• This study evaluates the effect of participation in three computer simulation exercises on performance of students enrolled in an introductory statistics class. One-half of the students were required to participate in three computer exercises: means, normal curve, and correlation coefficient estimation. At a later date all students were given a paper-and-pencil test of their ability to quickly estimate statistics. Results demonstrated that the students who participated in the exercises attempted significantly more exercises with greater success than those who did not. Questionnaire results indicated that the students felt that the exercises were useful.

  • Recent evidence indicates that people's intuitive judgments are sometimes affected by systematic biases that can lead to bad decisions. Much of the value of this research depends on its applicability, i.e., showing people when and how their judgments are wrong and how they can be improved. This article describes one step toward that goal, i.e., the development of a curriculum for junior high school students aimed at improving thought processes, specifically, those necessary in uncertain situations (probabilistic thinking). The relevant psychological literature is summarized and the main guidelines in the curriculum development are specified: (a) encouraging students to introspect and examine their own (and other's) thought processes consciously, (b) indicating the circumstances in which common modes of thinking may cause fallacies, and (c) providing better tools for coping with the problems that emerge. Two detailed examples are given. In addition, the problem of training teachers is briefly discussed and a small-scale evaluation effort is described.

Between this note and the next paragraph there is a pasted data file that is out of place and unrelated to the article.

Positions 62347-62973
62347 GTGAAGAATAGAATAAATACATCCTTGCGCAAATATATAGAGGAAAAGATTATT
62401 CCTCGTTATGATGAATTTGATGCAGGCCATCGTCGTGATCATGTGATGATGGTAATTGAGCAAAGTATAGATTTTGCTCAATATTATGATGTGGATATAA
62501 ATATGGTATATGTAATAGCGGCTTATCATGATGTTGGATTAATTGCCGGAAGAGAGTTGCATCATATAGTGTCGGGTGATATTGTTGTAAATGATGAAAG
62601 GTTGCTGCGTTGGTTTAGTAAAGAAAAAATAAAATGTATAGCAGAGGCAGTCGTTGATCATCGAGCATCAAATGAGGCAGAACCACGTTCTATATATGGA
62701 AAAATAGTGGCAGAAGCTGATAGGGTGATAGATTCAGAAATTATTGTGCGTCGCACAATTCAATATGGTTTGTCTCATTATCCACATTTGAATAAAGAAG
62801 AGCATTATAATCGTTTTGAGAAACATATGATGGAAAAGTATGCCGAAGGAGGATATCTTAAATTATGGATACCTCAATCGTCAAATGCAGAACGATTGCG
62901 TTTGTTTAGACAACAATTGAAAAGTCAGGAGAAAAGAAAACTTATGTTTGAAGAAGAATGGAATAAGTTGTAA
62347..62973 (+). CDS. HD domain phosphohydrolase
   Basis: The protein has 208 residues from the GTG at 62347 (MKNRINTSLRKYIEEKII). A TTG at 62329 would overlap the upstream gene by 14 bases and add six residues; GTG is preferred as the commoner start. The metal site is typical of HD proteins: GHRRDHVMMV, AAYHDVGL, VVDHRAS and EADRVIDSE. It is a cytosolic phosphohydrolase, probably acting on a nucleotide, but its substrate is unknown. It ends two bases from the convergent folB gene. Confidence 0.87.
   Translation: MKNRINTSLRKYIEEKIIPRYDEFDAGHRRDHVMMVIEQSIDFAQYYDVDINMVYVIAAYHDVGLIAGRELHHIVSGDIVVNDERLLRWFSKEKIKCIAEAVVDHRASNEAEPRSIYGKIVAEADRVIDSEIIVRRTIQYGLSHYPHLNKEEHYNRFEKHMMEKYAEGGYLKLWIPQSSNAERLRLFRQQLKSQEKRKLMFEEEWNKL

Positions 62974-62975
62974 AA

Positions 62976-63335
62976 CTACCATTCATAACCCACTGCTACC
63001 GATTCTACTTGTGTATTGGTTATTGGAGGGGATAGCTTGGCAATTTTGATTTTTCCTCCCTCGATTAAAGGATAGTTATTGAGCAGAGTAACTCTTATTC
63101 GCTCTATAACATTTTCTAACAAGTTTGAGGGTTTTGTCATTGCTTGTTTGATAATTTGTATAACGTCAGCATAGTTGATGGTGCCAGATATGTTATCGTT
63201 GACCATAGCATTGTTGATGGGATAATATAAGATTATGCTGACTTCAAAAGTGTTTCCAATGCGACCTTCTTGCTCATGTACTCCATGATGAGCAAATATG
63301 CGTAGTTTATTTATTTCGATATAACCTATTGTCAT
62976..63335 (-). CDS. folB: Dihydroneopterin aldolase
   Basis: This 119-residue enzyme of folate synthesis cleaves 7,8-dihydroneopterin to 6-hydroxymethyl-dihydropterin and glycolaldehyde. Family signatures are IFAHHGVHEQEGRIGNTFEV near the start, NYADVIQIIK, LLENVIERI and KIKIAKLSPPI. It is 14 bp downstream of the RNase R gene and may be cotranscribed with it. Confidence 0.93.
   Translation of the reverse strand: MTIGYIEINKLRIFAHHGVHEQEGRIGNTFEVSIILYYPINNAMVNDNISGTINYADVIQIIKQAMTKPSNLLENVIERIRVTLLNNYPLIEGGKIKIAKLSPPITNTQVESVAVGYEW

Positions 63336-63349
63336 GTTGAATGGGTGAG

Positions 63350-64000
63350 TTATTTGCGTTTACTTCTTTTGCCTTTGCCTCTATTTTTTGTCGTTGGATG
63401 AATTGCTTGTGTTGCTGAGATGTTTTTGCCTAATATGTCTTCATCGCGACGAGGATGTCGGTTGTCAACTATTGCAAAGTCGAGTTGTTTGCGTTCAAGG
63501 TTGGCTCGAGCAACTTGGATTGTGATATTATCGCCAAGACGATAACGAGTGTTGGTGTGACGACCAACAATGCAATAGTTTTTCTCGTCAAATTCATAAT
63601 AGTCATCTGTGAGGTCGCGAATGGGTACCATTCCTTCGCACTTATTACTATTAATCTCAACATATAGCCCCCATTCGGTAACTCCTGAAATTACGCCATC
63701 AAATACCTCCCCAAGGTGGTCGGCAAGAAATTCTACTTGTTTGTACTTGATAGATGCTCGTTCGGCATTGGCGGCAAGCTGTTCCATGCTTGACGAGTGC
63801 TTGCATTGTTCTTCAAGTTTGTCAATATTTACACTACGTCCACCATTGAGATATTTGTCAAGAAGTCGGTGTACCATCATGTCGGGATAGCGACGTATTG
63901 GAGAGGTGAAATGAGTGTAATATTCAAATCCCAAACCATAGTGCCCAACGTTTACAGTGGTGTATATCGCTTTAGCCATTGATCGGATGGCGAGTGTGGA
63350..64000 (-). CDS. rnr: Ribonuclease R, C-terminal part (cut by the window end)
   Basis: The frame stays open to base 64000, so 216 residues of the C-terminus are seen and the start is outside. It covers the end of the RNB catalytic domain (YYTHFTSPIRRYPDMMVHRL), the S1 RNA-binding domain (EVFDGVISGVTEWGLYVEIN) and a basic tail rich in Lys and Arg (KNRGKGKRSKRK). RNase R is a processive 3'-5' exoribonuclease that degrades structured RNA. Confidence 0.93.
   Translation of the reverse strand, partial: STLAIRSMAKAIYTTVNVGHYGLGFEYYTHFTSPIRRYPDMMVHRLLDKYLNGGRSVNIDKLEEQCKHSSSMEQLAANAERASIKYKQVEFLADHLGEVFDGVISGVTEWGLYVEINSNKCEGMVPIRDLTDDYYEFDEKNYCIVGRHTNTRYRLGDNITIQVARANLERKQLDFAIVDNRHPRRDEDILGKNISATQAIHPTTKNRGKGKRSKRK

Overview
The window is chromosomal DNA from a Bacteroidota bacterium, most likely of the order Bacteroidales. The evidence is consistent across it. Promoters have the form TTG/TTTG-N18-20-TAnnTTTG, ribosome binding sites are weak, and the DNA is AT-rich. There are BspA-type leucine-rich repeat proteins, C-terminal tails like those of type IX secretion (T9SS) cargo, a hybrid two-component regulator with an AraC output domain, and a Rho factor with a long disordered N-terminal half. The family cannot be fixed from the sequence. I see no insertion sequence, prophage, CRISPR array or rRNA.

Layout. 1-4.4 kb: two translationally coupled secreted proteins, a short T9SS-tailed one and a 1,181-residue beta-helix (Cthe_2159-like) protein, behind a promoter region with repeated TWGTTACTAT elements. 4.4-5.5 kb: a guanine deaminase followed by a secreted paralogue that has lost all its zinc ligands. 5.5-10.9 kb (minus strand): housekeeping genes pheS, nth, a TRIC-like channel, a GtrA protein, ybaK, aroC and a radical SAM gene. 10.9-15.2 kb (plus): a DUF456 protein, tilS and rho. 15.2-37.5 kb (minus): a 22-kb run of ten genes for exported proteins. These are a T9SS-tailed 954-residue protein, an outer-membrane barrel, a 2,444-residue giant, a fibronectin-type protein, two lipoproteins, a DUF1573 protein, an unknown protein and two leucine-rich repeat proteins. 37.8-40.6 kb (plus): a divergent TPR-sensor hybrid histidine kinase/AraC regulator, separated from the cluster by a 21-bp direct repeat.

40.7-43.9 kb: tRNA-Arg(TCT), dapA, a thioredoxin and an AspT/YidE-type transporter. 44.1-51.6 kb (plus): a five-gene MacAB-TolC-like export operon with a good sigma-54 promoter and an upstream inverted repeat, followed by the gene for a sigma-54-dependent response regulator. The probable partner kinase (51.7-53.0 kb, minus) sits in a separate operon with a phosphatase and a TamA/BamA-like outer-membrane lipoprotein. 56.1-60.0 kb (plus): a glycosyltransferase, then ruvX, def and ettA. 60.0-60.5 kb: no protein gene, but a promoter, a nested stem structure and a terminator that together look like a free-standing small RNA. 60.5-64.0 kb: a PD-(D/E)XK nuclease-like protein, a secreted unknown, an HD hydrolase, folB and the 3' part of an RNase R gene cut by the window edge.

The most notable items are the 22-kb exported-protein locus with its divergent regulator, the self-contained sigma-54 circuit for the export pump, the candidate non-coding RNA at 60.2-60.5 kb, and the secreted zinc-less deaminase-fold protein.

• "Forty-eight sutdents with no previous exposure to probability or statistics read one of three texts that varied in the emphasis placed on rote and conceptual learning of basic concepts of elementary probability. A qualitative analysis of errors on a postinstruction test employed a model of problem solving whose stages were categorization of the problem, retrieval of the appropriate formula, and translation of values from the problem into the formula. Variations in performance on problems requiring the same formula for solution were largely attributable to surface features that affected the ease of categorization and translation. Students who read a text that emphasized conceptual learning tended to be less sensitive to surface features, which parallels results regarding novices and experts in various content domains."

  • The profession of statistics has adopted too narrow a definition of itself. As a consequence, both statistics and statisticians play too narrow a role in policy formation and execution. Broadening that role will require statisticians to change the curriculum they use to train and develop their own professionals and what they teach nonstatisticians about statistics. Playing a proper role will require new research from statisticians that combines our skills in methods with other techniques of social scientists.

  • According to the representativeness heuristic, the probability that an element is an exemplar of a given class is judged to be high to the extent that the element is representative of the class with respect to its salient features. In three experiments involving situations previously called upon in support of representativeness theory, questionnaire responses from 265 university students demonstrated systematic biases that deviated sharply from the obvious predictions of the theory. One such bias, the students' misinterpretation of proportion information as absolute-number information, is comparable to Piaget's concrete operations. The implications for representativeness theory are discussed in terms of the theory's relationship to concrete thinking, the importance of task characteristics, and the difficulty of a priori specification of the salient features with respect to which representativeness is assessed.